“The lockdown cost us all of our money”

When covid-19 hit Liberia, Tupee Nagbo went bankrupt after 25 years of being in business: “No one would buy any fish, everything would just rot.”

Tupee Nagbo, mother of seven, stands in the remains of her fishing business. She went bankrupt during the pandemic, after being in business for 25 years. Photo: Wolobah Sali
Tupee Nagbo, mother of seven, stands in the remains of her fishing business. She went bankrupt during the pandemic, after being in business for 25 years. Photo: Wolobah Sali

Single mother Tupee Nagbo is one of many women worldwide heavily affected by the economic consequences of the covid-19 pandemic lockdowns. Not only did sales come to a halt, but Tupee also lost a lot of valuable equipment because of an accident which occurred close to curfew hours—a restriction which was put in place to halt the spread of the virus.

“When the boys came back from fishing, they noticed holes in the canoe. But there was no one on the shore to help them haul it. They were forced to abandon the canoe and jump in the water to head home,” says Tupee.

Because it was left unattended, the canoe split. Tupee explains it was one of the worst moments in her life. A canoe costs US 1,750 and she had worked for more than ten years to earn enough to buy her own canoe in addition to fishing equipment with the goal of running her own business. All of which now has been lost.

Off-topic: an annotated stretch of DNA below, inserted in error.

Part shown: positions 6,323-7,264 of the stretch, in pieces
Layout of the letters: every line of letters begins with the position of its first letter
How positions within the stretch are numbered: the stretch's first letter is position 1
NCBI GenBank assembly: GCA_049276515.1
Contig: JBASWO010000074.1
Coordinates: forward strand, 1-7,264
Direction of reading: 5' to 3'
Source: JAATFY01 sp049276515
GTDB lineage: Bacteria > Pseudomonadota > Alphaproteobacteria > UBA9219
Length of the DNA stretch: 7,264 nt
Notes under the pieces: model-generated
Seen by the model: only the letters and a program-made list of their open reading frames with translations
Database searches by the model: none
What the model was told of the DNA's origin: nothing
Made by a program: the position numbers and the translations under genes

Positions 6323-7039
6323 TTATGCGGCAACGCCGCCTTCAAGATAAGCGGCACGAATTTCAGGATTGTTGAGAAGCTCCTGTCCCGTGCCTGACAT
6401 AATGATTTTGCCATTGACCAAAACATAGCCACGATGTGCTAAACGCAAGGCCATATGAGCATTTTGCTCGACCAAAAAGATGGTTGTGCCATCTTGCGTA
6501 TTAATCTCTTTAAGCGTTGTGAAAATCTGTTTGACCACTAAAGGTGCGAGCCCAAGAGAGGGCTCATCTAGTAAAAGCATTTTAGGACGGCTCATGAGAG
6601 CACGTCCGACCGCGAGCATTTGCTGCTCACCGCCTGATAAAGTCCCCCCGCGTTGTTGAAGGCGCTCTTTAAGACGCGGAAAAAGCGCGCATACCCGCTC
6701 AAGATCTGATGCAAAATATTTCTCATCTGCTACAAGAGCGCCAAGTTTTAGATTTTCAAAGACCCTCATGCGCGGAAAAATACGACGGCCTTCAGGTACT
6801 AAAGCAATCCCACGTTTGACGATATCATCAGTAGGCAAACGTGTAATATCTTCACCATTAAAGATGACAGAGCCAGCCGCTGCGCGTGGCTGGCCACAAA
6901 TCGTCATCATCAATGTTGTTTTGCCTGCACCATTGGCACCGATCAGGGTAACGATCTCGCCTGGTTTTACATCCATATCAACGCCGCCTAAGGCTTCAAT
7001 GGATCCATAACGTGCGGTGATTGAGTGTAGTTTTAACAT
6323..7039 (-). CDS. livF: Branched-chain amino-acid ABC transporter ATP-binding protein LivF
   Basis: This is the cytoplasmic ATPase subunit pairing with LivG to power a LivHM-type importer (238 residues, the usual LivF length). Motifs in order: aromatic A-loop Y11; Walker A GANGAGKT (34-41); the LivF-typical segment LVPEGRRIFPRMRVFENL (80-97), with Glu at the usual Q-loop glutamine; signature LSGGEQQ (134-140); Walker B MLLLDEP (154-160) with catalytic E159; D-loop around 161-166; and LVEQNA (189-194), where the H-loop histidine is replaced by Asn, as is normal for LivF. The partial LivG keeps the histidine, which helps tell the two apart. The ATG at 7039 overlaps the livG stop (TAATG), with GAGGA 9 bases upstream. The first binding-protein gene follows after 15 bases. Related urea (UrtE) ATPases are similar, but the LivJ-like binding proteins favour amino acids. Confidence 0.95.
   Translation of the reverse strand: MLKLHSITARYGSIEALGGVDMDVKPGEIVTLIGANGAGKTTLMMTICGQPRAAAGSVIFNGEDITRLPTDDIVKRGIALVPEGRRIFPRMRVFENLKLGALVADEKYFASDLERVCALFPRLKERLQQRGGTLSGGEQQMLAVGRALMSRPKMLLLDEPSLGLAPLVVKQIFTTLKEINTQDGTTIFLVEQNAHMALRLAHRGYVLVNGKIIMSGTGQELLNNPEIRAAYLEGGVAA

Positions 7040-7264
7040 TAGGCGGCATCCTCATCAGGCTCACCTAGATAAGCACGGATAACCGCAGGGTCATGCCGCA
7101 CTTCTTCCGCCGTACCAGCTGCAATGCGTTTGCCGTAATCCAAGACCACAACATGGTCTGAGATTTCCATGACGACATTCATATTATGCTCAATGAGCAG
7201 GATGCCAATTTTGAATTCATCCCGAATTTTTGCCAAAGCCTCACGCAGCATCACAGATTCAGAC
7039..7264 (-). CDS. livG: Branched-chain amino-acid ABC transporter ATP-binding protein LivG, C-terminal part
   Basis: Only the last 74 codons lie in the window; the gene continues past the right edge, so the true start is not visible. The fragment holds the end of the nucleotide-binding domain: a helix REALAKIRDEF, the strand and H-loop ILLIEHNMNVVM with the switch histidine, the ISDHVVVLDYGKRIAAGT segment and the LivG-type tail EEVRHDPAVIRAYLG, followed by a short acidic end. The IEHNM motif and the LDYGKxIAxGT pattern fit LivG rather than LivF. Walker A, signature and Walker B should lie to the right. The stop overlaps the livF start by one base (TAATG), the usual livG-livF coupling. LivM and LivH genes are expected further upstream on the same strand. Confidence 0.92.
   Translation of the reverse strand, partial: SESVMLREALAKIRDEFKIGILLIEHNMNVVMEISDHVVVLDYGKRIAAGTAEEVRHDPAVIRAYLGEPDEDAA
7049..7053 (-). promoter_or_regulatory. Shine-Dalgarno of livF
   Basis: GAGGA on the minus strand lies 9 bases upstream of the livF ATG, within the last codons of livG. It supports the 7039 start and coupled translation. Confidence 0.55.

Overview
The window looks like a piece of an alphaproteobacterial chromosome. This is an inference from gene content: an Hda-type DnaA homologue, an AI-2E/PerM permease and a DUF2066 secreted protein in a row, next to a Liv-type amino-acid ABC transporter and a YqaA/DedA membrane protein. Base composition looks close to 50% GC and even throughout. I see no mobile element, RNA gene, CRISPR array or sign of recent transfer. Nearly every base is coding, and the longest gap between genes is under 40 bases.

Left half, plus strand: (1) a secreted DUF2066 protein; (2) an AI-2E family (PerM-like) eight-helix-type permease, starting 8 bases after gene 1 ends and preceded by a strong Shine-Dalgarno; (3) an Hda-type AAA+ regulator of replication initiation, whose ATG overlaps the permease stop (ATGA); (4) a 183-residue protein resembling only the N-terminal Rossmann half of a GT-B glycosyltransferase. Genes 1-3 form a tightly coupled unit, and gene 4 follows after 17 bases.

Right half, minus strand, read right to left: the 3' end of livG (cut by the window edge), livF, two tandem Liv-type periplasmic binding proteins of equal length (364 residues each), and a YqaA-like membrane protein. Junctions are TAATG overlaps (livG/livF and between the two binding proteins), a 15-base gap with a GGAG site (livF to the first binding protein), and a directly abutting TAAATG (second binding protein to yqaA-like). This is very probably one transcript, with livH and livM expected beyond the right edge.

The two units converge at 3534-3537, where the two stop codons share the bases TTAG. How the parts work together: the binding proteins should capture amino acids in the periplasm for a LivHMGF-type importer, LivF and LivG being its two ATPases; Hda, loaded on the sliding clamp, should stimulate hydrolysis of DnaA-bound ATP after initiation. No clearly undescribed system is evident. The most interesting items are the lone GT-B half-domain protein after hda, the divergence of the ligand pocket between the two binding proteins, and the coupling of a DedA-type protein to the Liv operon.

“The lockdown cost us all of our money, no one would buy any fish and everything would just rot,” she says.

After 25 years, Tupee went bankrupt. As a single mother of seven, she is now struggling to stay afloat.

Unequal economic structures

Tupee wants the world to know that the global pandemic has severely affected women. Oxfam released a report earlier this year, stating that 112 million women are at risk of losing their incomes and jobs because of unequal representation in sectors negatively affected by the covid-19 crisis. For example, incomes from family businesses, such as farming or fishing, is one of the categories disproportionately affected by the shrinking economy.

“Many women were depending on me, on selling fish through my business. Because I lost my canoe, most of the women don’t have anything to do. The pandemic has brought us a real set-back,” says Tupee.

Leader in the community

Tupee is chairlady for the Fanti Town Community and it’s within her leadership role that she came in touch with Kvinna till Kvinna’s partner organisation WORIWA. Through them she has taken part in various leadership trainings.

“WORIWA came to our community and opened the Community Rights Committee to train women to know their rights. They taught us plenty of things, including how to involve men,” says Tupee.

Tupee explains that usually, when men see women in power, they want to undermine them. But since she started applying what’s learned from the trainings, she’s had much more success in her role as chairlady.

Despite the hardship of the pandemic, Tupee wants to be a role model for keeping spirits high.

“I want to encourage other women to look around and start doing something, though things are hard in the country. Keep faith and don’t think that all hope is lost,” says Tupee.

 

Kvinna till Kvinna has worked for women’s rights in Liberia since 2007 and we have an office in Monrovia. We support and work with several local partner organisations, including WORIWA, to enable women to be empowered and defend women’s rights. Read more about our work in Liberia.

30 August 2021